The data in Fig. 3 show that mutant CSDE1P5S acts at the P/M IGR of wild-type VSV-IFNβ, leading to significant reductions in levels of M mRNA and protein, as well as increased levels of aberrant bicistronic P–M RNA. Virus carrying the IGR P/MC-U mutation in the presence of only wild-type CSDE1WT generated similarly aberrant levels of M mRNA and protein. However, the combination of cellular CSDE1P5S protein and viral IGR P/MC-U mutation act in a self-complimentary manner to normalize viral P and M RNA levels for efficient viral replication. These data are consistent with the presence of a predicted consensus binding site for CSDE147 —5′-aaaaa(aaGua)-3′on the positive sense genomic strand of the VSV genome in the IGR between the P and M genes (Fig. 2A). Overall, these data suggest a model in which CSDE1WT binding to the consensus binding site on the positive sense strand at the P/M IGR facilitates viral polymerase disengagement to make unicistronic P and M mRNAs. Mutated CSDE1P5S may inhibit this disengagement, thereby significantly deregulating viral transcription, leading to decreased unicistronic M RNA (Fig. 3B), increased bicistronic PM RNA (Fig. 3C), and loss of M protein (Fig. 3G). In this scenario, the complementary mutation of the viral IGR P/MC-U would allow mutated CSDE1P5S to bind to the mutated consensus site and restore wild-type relative levels of P, M, and P–M readthrough RNA. Our data suggest that CSDE1 specifically affects mRNA synthesis termination between P and M, but not between other viral genes, despite the IGR sequences of VSV being very similar. However, the IGR sequence between P and M (5′-aaaaa(aaGua)-3′) differs from all the other IGR by a single base. Thus, the IGR sequence between N and P, M and G, and G and L is (5′-aaaaa(aaCua)-3′). This C–G change, which is only present in the P/M IGR, converts the sequence (5′-aaaaa(aaCua)-3′) into a perfect CSDE1 consensus binding site (5′-aaaaa(aaGua)-3′). Therefore, we hypothesize that CSDE1 specifically affects mRNA synthesis termination between P and M, and not at other very similar IGRs of the virus, because the P/M IGR is the only site with the perfect CSDE1 consensus binding site. Experiments are underway to determine whether CSDE1 binds only at the perfect CSDE1 site in the P/M IGR (and not at all at the other viral IGRs) or whether there are different levels of CSDE1 binding throughout the viral IGRs.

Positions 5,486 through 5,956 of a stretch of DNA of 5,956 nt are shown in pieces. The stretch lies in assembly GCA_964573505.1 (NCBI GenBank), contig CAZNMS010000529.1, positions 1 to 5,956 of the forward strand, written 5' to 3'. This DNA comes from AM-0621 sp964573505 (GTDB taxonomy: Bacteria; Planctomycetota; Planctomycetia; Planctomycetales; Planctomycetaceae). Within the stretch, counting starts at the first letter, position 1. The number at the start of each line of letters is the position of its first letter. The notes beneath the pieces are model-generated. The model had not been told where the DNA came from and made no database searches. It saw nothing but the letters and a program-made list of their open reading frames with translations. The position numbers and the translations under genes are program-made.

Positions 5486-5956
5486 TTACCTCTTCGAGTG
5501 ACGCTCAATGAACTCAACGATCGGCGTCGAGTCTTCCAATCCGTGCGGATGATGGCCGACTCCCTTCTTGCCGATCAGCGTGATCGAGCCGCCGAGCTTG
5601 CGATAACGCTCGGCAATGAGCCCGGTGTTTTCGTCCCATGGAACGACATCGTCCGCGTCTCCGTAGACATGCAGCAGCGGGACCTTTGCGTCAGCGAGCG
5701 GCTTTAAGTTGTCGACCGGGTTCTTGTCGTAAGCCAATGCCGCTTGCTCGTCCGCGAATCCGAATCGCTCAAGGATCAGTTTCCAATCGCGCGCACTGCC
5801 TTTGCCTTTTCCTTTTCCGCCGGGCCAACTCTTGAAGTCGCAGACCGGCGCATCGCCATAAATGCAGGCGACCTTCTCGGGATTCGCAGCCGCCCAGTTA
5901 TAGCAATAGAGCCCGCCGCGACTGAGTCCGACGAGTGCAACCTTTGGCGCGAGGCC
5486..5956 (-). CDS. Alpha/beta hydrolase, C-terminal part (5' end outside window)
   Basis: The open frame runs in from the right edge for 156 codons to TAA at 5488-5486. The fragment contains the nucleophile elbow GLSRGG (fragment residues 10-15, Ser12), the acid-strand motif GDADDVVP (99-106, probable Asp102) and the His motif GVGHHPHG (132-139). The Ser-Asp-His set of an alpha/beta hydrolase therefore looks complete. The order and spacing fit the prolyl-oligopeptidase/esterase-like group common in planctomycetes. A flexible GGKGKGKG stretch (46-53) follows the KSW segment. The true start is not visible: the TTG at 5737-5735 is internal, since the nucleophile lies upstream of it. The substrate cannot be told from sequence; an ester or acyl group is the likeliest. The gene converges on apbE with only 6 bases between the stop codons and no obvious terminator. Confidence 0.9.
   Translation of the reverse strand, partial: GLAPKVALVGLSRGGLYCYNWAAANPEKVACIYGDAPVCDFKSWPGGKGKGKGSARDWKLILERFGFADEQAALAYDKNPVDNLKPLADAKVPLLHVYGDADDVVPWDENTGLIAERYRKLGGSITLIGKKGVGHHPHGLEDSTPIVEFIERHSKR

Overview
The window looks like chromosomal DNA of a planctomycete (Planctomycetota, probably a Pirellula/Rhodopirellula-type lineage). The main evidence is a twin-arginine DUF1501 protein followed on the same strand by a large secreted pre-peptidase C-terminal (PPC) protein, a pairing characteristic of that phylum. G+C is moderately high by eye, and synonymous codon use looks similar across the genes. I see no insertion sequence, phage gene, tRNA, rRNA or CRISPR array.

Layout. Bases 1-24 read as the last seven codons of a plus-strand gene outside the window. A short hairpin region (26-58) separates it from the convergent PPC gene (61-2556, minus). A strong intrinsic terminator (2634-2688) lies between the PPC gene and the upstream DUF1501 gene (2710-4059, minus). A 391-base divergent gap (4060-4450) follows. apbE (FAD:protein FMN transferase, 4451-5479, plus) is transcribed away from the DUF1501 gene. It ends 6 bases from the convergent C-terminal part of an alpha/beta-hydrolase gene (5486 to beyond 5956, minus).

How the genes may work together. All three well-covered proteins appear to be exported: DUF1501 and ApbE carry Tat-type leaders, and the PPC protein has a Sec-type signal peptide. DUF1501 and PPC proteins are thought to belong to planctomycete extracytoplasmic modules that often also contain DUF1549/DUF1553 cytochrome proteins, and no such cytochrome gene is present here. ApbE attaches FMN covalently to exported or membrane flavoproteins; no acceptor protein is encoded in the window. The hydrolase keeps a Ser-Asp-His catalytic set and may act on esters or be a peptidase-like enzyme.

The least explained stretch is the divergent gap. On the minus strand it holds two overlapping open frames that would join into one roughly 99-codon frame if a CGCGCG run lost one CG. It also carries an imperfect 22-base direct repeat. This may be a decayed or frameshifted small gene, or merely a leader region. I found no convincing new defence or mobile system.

Taken together, these data show (i) that CSDE1 is a major positive regulator of VSV replication; (ii) that CSDE1P5S acts as an inhibitor of VSV replication facilitating escape from viral oncolysis; (iii) and that, although tumor cells readily evolve to escape viral therapy (CSDE1WT to CSDE1P5S), the oncolytic virus can, if given sufficient time, also itself evolve to complement those mutations that occur in its replication substrate.

Consistent with this model, CSDE1 expressed from VSV (VSV-IFNβ-CSDE1WT) enhanced replication in vitro and in vivo (Figs. 4B and 5G), reduced escape (Fig. 4C), inhibited evolution of the escape-promoting CSDE1C-T mutation (Fig. 4D), and was significantly more effective than our current clinical agent VSV-IFNβ (Fig. 5E, F). These results support the development of VSV-IFNβ-CSDE1 as a novel, improved clinical candidate beyond VSV-IFNβ.